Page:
The second oracle, that of binding a man in a bull-skin, evokes Celtic bull cults, Cuchulain, or perhaps the malign Water Bulls of the Lochs. There is also a hint of those fabled tortures where people are wrapped in a wet hide which shrinks and kills them, as hinted in the phrase “often proved fatal to those concerned in such unwarrantable enquiries.”
Was this merely prophecy by ordeal? Or was the bull skin meant to protect the seeker from the “little creatures from the sea?”
And, although I’m not sure how relevant it is to our discussion of oracles, my mind wanders to a group of puzzling 19th-century stories of criminals who disguised themselves in animal hides, although they were searching for loot rather than answers. Forgive my discursion, but a chapter in The Ghost Wore Black tells of a remarkable series of apparitions of a giant hooved and horned Devil in 19th-century Kentucky and elsewhere. An explanation was soon forthcoming:
The Devil Caught and Caged
The Nashville Banner says:
A man bearing the name of Oden, a resident of Carlisle, Nicholas County, Kentucky, procured a horse-hide, with which he clothed himself, and having furnished himself with a phosphorous substance, to imitate the devil’s eyes of fire, started forth to alarm the timid. He would approach a dwelling, making a strange noise, causing the inmates to leave hurriedly. He would then enter the house and appropriate what valuables he could find. He was shot at repeatedly, but being protected by a coat of mail the shots failed to take effect. Finally a number of persons surrounded and succeeded in lassoing him and he is now confined to the narrow walls of Carlisle Jail, to answer to numerous charges for theft, which will be arrayed against him. Macon [GA] Weekly Telegraph 9 April 1866: p. 2
[See Theo Paijman’s masterful story on the subject here, where he gives other examples of hide-bound criminals.]
Despite my skepticism about the efficiency of this disguise, there were reports of similar thieves:
The town of Maple Grove, Wis., is excited over a recent Sunday occurrence there. The people were mostly at church, and in one house a twelve-year old boy was the only occupant. During the absence of the family a man came to the house completely enveloped in a beef hide, with horns, tail, and all complete, and so fitted that nothing else could be seen. It was known in the neighborhood that the occupants of this house had money, and there was there at the time about $200. The object disguised in the hide told the boy that he was the devil, and that he had come after his money and he must give it to him. [The boy shot the “devil,” who proved to be a neighbor.] Galveston [TX] Weekly News 11 June 1877: p. 3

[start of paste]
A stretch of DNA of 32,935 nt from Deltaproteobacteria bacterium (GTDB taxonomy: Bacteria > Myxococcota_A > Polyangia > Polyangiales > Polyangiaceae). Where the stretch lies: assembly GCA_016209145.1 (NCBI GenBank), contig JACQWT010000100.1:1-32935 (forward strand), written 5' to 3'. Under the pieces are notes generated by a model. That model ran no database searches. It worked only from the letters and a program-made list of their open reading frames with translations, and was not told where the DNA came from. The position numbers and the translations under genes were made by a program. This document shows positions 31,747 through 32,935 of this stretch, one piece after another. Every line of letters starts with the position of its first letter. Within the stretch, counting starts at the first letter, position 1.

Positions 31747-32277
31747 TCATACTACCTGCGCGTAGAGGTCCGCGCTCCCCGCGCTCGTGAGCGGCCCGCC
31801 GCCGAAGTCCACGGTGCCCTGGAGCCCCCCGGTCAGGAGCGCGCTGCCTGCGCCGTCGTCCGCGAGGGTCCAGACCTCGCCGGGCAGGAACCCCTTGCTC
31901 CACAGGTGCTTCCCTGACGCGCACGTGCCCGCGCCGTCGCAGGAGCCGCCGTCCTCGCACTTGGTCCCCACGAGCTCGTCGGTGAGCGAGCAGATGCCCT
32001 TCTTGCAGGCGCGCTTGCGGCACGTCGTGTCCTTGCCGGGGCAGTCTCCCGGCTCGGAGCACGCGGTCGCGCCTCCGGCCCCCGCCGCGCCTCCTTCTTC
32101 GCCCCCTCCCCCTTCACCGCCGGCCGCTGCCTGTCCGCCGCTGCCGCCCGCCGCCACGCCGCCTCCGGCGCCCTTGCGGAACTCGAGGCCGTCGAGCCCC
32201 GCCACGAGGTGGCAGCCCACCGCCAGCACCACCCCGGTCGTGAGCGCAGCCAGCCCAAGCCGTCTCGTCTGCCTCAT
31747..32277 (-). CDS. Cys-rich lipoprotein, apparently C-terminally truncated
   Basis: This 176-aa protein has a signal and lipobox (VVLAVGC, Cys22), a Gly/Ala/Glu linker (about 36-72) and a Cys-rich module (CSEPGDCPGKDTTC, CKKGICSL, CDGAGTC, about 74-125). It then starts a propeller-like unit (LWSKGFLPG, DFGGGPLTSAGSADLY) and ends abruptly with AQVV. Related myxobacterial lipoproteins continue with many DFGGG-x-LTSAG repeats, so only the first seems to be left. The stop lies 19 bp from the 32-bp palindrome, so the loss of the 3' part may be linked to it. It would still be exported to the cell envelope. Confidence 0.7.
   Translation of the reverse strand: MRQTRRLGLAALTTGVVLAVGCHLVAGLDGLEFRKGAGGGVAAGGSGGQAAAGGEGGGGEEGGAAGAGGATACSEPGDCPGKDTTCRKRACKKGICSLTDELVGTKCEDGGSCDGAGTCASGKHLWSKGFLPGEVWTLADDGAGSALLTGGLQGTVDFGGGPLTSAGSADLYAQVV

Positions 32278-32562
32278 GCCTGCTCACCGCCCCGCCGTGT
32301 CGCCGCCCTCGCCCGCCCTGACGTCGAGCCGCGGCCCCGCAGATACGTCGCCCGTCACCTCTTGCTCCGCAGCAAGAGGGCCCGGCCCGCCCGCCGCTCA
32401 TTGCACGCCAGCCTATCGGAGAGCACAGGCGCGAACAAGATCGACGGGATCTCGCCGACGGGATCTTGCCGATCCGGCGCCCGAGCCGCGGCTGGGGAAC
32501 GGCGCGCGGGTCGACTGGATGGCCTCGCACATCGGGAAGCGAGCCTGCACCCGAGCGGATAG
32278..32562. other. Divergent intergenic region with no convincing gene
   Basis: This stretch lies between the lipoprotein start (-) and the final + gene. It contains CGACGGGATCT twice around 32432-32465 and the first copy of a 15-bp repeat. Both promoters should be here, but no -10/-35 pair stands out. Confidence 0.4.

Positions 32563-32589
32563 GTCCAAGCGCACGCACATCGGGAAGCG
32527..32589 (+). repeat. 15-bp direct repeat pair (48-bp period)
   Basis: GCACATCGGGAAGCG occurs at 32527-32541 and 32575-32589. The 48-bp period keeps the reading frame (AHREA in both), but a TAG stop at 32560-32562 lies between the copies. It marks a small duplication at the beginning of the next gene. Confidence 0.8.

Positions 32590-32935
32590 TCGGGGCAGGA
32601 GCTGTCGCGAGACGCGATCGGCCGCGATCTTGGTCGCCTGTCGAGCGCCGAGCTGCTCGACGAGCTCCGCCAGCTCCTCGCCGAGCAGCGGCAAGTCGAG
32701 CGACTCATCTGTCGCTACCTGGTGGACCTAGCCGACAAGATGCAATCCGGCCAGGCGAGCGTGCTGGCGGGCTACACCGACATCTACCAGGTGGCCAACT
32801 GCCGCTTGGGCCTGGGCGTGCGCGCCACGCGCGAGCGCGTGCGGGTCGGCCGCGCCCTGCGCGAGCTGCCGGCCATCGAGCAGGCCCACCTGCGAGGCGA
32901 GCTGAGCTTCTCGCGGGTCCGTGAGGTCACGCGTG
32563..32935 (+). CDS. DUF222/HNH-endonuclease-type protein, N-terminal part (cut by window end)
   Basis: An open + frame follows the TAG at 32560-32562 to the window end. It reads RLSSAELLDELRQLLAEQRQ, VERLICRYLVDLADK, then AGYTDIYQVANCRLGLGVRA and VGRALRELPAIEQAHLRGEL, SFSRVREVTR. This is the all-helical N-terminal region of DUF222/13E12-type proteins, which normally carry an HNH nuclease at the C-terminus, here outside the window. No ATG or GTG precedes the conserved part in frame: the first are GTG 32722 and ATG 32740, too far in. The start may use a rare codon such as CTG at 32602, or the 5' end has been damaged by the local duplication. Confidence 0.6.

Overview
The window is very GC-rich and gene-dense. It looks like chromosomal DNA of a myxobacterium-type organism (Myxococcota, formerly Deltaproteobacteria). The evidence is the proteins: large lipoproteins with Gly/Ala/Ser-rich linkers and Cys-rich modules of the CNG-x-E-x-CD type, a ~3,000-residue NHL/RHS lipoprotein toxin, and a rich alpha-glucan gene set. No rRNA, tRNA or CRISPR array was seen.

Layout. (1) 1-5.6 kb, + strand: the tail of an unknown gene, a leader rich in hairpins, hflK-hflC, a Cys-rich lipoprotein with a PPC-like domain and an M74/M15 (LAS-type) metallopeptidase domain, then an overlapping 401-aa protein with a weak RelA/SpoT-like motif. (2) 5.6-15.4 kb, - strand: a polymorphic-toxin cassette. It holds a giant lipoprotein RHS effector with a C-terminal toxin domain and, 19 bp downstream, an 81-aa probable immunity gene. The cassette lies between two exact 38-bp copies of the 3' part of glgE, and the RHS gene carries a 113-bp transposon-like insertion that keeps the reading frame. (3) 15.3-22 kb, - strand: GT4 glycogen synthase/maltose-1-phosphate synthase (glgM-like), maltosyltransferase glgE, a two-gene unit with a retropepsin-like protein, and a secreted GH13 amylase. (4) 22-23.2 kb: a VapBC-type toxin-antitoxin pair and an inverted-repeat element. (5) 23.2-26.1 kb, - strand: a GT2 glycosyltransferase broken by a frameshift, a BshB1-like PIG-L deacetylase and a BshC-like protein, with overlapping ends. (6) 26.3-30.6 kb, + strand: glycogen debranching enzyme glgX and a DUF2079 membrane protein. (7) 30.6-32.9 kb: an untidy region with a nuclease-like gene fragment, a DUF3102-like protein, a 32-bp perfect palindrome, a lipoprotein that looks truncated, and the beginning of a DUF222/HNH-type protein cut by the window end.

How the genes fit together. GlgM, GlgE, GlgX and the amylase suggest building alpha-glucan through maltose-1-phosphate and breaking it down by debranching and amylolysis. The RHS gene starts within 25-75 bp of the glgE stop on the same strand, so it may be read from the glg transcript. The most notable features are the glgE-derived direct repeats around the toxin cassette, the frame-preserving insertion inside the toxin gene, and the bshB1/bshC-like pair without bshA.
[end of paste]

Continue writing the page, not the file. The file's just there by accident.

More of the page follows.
Another story told of a thief who wore a reinforced mule skin to render himself impervious to bullets.
But back to the Hebrides: In the third oracle, we find another victim tortured to draw his friends: in this case the King of the Cats [an ABC?] and his minions, who are there to confirm the revelations given to the Man in the Hide. The redundancy of asking the same question three times to verify the answer may be a function of a mystic obsession with threes, or the cross-checking may have been a practical way to arrive at a consensus about sensitive issues like the fate of families or battles.
One wonders what happened to the Man in the Hide during that terrible night on the hilltop. It sounds rather like one of those sensory deprivation experiments that trigger OOBEs, hallucinations, and clairvoyance. Or was it a type of ritual animal disguise–with the participant becoming a wer-bull or a bull-shaman? Whatever he experienced, it seems to have permanently scarred John Errach.
It is interesting that Martin’s subjects deny that this oracle is still practiced and claim that, although performed only once, it destroyed those who consulted it. One suspects that the islanders were not as forthcoming to an outsider as they might have been or were telling him what he wanted to hear. However, it seems that such customs persisted in the islands and Scotland long after Martin’s visit. Here is an account by a lady brought up on the Moray coast [northeastern Scotland], who studied the Western Islands.
Till very lately there existed all manner of curious methods for consulting oracles, such as sewing up a man in a cow’s hide, and leaving him for the night on some hill-top, that he might be made a spirit-medium….
Akin to these traces of the old pagan superstitions was the custom of sacrificing a bull as an offering to the earth spirits, in time of any grievous cattle-plague. The latest instance on record of this offering having actually been made occurred at Dallas, in Morayshire, on my father’s estate, somewhere about A.D. 1850. A murrain having decimated the herd of a small farmer, he proceeded to kindle the Need-fire with all ceremony [a ritually kindled fire to avert disease, also mentioned in Martin’s book]; then, having dug a pit, he therein sacrificed an ox to some spirit unknown!
In the Hebrides, C[onstance].F[rederica]. Gordon-Cumming 1883
Any other, more recent accounts of this custom? Send in triplicate to Chriswoodyard8 AT gmail.com
A selection of some of my posts on prophecy: White House Shadowgraphs, Gettysburg predicted, The Spectral Well of Virginia, The Sun King’s Death in a Glass of Water, Mrs Blanchard and her bowls of clay.
Chris Woodyard is the author of The Victorian Book of the Dead, The Ghost Wore Black, The Headless Horror, The Face in the Window, and the 7-volume Haunted Ohio series. She is also the chronicler of the adventures of that amiable murderess Mrs Daffodil in A Spot of Bother: Four Macabre Tales. The books are available in paperback and for Kindle. Indexes and fact sheets for all of these books may be found by searching hauntedohiobooks.com. Join her on FB at Haunted Ohio by Chris Woodyard or The Victorian Book of the Dead. And visit her newest blog, The Victorian Book of the Dead.